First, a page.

Given the extreme polarization in the Senate as the final act of the Kavanaugh confirmation drama arrives, one might conclude that political parties have never been stronger. George Washington’s words in his farewell address strike a ringing chord in these bitter times. Warning against “the baneful effects of the spirit of party” (which, Washington admitted, “unfortunately, is inseparable from our nature”), the Father of his Country listed the bad effects of faction:
It “serves always to distract the public councils and enfeeble the public administration. It agitates the community with ill founded jealousies and false alarms, kindles the animosity of one part against another, foments occasionally riot and insurrection.” It even “opens the door to foreign influence and corruption,” Washington added presciently — centuries before Paul Manafort laundered his first Ukrainian hryvnia.
Yet could it be that we need stronger political parties rather than weaker ones? Political scientist Joseph Postell makes the case in an intriguing essay written for the Heritage Foundation.
Today’s gridlocked Congress and imperial presidency are the sour fruits of party decline, writes Postell, an assistant professor at the Colorado Springs campus of the University of Colorado. “The history of political parties reveals that they are the critical mediating institutions that make the American Constitution function well.”
Postell contrasts Washington’s lament with James Madison’s gradual realization that the constitutional system of checks and balances he created can’t operate without strong parties. Broad national coalitions force narrow factions and special-interest groups to moderate their demands and learn to compromise. Madison figured out that he and his fellow architects of the American government had been so frightened of mob rule in a democracy that they built a machine that would not go — and thus, paradoxically, a machine too weak to resist the tyranny of whichever small faction got its hands on executive power. Large national parties “would take the bite out of factions by incorporating them into broader movements,” Postell writes of what he calls “the Madisonian cure for the Madisonian disease.”
Robust political parties “translate majority will into public policy by focusing elections on policies rather than personalities,” Postell maintains. Today’s weakling parties, by contrast, are liable to be hijacked by celebrities, as any dismayed pre-Trump Republican conservative will attest. The current president’s approach to alliances, trade and spending all fly in the face of traditional GOP values, but the party establishment was too weak in 2016 to enforce even a shred of discipline.
You won’t read about President Trump in Postell’s paper — but you will find a nuanced discussion of Trump’s favorite precursor, Andrew Jackson. Like the current president, Jackson was a huge personality with a direct connection to his populist supporters. The flamboyant general rose to power in an era of weak parties and bitter divisions.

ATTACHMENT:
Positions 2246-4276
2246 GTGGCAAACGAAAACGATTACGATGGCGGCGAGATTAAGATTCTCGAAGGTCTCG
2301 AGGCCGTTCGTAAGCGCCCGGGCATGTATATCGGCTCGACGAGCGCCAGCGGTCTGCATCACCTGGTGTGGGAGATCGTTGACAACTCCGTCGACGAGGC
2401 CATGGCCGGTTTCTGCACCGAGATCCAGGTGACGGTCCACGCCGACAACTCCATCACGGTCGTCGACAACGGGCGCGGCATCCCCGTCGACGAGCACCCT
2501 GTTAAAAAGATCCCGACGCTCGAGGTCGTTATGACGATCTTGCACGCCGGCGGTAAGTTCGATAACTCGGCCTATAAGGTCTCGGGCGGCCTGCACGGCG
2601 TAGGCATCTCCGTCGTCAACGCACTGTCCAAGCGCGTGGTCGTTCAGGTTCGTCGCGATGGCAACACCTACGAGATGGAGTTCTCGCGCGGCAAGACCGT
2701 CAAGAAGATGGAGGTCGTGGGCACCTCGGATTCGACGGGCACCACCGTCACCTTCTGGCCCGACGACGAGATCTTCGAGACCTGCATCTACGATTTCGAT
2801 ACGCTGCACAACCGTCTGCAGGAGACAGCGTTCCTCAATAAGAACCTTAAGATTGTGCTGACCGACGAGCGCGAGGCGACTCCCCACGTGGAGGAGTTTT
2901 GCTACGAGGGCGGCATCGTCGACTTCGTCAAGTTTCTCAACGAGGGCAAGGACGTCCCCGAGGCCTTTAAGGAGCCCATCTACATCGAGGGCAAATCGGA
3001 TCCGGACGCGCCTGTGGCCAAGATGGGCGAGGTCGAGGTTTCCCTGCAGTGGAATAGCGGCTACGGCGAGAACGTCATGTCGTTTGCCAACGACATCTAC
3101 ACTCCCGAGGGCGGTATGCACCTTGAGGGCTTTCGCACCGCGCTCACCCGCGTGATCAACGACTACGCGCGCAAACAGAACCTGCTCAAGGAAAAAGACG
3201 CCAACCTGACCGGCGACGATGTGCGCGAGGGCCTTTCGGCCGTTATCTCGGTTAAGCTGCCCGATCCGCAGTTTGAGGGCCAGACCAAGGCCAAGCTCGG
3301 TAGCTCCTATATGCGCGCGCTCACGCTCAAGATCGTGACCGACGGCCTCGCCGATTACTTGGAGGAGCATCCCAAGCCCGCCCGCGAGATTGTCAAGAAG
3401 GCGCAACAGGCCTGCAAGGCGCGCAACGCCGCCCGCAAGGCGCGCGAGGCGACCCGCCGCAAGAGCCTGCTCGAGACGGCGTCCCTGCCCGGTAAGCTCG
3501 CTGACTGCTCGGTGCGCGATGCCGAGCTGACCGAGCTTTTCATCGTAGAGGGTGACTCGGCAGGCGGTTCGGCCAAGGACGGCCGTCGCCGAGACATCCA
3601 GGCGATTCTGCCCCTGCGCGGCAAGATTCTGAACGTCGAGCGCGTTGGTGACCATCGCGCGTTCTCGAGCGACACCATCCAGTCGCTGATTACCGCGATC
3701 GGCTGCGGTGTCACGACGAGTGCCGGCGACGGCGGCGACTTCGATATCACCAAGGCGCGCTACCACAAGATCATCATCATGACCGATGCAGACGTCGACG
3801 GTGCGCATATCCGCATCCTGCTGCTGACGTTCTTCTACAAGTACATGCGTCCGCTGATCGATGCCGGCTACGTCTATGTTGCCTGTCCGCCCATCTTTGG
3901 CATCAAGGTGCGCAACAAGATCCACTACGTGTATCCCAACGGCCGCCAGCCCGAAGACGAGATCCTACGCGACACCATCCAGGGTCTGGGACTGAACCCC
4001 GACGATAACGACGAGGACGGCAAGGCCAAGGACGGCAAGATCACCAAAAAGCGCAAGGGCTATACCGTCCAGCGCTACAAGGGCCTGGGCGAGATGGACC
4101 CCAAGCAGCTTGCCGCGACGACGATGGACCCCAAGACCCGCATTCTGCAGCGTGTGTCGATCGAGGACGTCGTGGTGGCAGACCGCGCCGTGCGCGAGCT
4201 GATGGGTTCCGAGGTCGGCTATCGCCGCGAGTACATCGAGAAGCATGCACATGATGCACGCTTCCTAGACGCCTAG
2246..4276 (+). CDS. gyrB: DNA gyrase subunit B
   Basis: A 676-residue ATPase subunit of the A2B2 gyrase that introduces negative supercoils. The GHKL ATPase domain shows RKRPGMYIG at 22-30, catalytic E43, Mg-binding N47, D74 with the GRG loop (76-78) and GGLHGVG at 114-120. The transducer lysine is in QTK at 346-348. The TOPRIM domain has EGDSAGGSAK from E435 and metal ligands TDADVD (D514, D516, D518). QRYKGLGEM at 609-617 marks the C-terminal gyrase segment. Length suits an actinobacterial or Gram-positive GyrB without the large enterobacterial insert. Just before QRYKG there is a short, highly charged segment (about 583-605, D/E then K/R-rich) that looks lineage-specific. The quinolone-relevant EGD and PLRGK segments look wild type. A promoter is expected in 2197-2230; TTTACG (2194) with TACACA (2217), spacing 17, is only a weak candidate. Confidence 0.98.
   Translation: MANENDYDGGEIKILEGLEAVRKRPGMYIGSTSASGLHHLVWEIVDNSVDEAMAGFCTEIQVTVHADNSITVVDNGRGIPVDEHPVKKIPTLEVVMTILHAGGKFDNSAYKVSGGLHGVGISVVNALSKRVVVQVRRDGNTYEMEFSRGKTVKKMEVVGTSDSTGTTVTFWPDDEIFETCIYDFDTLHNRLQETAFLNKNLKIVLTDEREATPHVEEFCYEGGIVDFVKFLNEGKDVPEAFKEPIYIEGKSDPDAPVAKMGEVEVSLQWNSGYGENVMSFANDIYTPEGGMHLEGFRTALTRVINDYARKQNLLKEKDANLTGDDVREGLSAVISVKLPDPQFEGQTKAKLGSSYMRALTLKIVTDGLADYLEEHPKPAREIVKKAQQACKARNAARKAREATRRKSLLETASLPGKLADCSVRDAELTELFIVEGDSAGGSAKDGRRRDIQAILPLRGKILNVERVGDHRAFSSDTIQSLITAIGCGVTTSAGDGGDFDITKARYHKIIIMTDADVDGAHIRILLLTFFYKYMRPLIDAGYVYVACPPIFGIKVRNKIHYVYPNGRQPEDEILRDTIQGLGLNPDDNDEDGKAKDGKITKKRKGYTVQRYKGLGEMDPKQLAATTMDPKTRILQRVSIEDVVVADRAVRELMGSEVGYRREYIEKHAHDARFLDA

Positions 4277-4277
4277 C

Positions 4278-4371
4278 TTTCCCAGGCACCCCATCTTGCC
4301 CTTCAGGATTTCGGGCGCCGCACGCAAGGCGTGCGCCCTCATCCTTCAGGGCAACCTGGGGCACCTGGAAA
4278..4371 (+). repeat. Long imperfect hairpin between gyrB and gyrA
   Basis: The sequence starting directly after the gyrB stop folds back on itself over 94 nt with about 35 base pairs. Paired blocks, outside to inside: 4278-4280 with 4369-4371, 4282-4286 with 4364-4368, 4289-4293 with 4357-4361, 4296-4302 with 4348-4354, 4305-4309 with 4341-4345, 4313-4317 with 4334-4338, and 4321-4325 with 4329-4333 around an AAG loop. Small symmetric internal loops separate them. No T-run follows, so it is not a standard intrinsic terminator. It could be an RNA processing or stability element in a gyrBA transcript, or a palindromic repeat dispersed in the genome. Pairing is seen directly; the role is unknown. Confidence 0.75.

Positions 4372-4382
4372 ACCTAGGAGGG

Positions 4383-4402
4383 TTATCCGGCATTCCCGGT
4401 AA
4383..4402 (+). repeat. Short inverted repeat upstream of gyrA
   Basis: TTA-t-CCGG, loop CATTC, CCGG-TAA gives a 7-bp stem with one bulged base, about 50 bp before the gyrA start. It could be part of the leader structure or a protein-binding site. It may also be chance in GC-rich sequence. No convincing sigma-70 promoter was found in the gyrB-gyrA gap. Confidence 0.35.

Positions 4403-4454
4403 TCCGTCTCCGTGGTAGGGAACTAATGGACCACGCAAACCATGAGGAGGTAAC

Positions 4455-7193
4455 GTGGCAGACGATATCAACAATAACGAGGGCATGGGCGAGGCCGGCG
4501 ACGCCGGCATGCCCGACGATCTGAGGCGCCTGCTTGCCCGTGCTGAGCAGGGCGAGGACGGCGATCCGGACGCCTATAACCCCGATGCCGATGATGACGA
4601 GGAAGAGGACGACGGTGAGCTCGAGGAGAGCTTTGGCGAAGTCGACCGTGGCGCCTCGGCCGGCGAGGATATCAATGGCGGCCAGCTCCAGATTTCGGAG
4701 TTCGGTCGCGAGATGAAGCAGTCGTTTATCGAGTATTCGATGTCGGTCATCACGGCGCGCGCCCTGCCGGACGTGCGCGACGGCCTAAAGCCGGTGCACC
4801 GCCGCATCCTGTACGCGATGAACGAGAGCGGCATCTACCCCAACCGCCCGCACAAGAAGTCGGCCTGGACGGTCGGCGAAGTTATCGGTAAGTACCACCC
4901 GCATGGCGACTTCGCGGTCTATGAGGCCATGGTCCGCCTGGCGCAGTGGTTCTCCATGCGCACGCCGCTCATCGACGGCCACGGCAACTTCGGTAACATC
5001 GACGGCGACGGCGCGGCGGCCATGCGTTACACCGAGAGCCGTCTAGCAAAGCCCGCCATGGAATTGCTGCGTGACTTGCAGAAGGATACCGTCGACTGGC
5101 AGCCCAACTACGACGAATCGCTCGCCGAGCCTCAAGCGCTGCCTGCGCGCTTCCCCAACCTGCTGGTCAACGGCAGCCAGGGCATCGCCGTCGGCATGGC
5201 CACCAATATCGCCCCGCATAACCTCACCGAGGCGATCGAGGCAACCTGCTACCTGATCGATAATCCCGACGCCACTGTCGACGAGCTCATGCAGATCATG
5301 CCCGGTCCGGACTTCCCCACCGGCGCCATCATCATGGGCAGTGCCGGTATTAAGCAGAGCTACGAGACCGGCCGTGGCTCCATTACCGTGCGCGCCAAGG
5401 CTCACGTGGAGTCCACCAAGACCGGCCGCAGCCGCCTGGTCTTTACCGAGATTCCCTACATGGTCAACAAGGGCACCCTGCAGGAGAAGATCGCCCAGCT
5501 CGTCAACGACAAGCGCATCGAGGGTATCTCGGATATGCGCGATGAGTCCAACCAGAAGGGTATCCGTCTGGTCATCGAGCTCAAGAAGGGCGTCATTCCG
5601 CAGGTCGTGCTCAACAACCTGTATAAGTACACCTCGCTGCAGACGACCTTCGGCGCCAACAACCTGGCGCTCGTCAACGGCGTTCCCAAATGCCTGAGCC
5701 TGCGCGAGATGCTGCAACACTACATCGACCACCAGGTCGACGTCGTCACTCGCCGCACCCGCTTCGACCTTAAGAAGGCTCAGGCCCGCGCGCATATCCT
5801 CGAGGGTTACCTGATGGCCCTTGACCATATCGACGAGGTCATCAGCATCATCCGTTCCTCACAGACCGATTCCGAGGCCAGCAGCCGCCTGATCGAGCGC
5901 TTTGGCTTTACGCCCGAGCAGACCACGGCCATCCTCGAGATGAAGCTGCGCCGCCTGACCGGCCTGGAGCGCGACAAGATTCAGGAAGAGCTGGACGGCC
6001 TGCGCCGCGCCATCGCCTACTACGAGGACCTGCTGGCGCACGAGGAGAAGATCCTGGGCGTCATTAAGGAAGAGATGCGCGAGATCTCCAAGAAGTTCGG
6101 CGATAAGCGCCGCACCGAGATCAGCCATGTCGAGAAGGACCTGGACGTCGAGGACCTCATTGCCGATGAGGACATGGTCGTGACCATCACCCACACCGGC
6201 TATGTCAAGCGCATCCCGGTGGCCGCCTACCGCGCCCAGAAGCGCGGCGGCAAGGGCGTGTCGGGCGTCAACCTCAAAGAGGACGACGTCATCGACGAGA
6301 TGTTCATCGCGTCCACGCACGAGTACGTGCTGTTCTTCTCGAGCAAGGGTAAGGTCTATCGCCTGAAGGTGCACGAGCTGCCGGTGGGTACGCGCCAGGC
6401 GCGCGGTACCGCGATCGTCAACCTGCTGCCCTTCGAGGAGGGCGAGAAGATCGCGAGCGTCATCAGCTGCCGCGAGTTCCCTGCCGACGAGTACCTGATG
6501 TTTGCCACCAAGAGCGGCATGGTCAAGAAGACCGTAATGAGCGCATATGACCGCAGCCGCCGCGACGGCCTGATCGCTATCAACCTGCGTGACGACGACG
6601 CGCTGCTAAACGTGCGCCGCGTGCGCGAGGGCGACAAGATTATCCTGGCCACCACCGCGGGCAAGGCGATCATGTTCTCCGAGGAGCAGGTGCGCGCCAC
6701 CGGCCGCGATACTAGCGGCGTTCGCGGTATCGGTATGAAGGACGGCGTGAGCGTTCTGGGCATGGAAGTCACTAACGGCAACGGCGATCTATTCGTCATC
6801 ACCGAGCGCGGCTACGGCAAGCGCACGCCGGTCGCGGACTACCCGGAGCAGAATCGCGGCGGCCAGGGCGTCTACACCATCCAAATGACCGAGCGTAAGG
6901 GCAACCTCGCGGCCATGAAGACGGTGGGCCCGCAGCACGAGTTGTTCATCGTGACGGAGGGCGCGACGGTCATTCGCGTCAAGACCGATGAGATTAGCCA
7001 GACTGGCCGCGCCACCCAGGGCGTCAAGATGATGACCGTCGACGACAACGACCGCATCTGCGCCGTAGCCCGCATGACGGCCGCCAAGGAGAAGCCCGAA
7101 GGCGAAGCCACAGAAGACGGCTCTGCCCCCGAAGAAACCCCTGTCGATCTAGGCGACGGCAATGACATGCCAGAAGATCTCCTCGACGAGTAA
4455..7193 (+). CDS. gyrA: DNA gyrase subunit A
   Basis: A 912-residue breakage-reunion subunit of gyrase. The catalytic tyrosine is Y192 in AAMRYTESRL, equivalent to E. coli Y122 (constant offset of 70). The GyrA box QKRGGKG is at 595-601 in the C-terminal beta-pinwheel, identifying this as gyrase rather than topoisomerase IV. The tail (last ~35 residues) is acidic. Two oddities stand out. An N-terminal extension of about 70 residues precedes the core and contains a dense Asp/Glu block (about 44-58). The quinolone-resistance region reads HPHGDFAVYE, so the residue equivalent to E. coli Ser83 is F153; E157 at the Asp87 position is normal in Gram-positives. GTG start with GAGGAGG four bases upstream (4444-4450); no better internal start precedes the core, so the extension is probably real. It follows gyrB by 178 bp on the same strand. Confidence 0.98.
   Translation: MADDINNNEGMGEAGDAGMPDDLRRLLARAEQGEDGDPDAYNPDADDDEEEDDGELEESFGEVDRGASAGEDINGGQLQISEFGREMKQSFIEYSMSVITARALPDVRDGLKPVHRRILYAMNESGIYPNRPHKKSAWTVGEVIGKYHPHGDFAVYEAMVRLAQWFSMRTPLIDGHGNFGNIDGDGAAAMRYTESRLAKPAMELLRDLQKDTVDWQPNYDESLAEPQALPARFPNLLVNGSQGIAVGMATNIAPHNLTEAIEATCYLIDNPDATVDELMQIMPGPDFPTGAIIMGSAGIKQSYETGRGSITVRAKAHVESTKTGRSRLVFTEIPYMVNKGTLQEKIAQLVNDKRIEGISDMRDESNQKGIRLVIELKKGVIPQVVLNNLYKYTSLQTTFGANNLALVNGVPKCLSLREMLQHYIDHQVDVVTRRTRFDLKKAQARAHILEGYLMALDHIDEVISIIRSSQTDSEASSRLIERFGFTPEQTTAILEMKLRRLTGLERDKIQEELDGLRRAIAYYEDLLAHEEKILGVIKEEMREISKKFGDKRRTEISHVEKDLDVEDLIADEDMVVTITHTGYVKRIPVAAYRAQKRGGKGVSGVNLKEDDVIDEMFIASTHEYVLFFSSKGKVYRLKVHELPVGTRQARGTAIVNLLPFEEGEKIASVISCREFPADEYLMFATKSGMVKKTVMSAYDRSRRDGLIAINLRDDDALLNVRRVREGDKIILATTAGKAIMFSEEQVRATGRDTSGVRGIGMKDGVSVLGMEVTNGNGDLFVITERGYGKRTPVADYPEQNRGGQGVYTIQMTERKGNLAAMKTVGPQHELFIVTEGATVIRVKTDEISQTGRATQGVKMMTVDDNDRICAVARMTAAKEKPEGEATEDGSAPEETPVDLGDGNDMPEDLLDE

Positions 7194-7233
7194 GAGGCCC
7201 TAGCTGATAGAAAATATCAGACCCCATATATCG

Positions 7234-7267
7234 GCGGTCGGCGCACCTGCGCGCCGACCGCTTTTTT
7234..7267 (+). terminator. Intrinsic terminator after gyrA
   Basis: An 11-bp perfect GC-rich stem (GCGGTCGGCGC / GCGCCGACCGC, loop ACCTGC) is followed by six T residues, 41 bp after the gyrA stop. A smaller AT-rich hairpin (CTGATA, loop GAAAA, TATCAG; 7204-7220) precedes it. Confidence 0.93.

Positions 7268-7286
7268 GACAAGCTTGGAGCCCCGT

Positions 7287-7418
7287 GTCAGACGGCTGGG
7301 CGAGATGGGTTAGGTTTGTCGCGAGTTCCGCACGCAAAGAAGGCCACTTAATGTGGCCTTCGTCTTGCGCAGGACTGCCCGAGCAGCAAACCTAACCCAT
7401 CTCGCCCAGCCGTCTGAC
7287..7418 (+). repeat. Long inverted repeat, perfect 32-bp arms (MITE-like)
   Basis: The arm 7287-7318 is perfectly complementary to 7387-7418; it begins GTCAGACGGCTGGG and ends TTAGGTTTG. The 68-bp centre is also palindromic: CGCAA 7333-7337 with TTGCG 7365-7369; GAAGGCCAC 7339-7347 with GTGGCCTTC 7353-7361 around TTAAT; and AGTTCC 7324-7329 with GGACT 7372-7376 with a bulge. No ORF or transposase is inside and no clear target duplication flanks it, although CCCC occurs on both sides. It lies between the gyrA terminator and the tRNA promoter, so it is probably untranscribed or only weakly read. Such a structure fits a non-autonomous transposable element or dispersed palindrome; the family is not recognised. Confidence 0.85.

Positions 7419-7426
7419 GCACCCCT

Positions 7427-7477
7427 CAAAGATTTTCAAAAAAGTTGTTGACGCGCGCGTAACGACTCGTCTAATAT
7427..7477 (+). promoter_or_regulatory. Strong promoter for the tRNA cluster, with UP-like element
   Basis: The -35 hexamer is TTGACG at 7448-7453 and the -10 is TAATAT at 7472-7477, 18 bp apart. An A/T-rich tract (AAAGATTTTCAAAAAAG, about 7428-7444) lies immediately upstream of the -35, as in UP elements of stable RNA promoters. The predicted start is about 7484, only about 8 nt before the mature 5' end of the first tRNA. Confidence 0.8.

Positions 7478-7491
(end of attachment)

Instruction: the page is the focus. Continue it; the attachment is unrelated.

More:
Enter Martin Van Buren, the hero of Postell’s paper. As a U.S. senator from New York, Van Buren eyed Jackson with alarm. “If Jackson were to win based on his personality, he would have considerable personal power once he attained office,” Postell writes. But if the maverick could be lassoed into Van Buren’s Democratic Party as its presidential nominee, “he would have to accommodate the different views of people within the party once in office.”
After Van Buren, the nation entered an 80-year period in which — with the notable exception of the Lincoln administration — presidents were weak, Congress was strong and the American political parties were at their zenith. Generations of Americans have been taught to revile the corrupt political machines that ruled the land from San Francisco to New York. But Postell reminds us of the good that was accomplished in the smoke-filled rooms: The bosses were pragmatic, and they knew how to make a deal. They knew how to get things done.
Strong parties “moderate politics by encouraging elected officials to bargain and compromise instead of engaging in endless conflict,” Postell maintains. “They reinforce the separation of powers by strengthening the legislative branch and checking the accumulation of power in the executive.”
Left unanswered, though, is the looming question: Having hollowed out the parties, how would we start to rebuild them? If anything, the trend today is toward weaker parties, not stronger ones. As Trump demonstrated in 2016, the power of social media allows candidates to connect directly with voters — especially famous candidates with big personalities. The Republican Party establishment was no match for a candidate with a direct line to the voters; GOP leaders have had no choice but to hop aboard the personality bus or be flattened beneath its wheels.
“Great parties make American politics more accountable by letting the people decide between competing visions of good government rather than individual candidates and their personalities,” Postell concludes. There’s something attractive in these crazy times about the idea of more vision and less personality. But as the song says: You don’t know what you’ve got till it’s gone.
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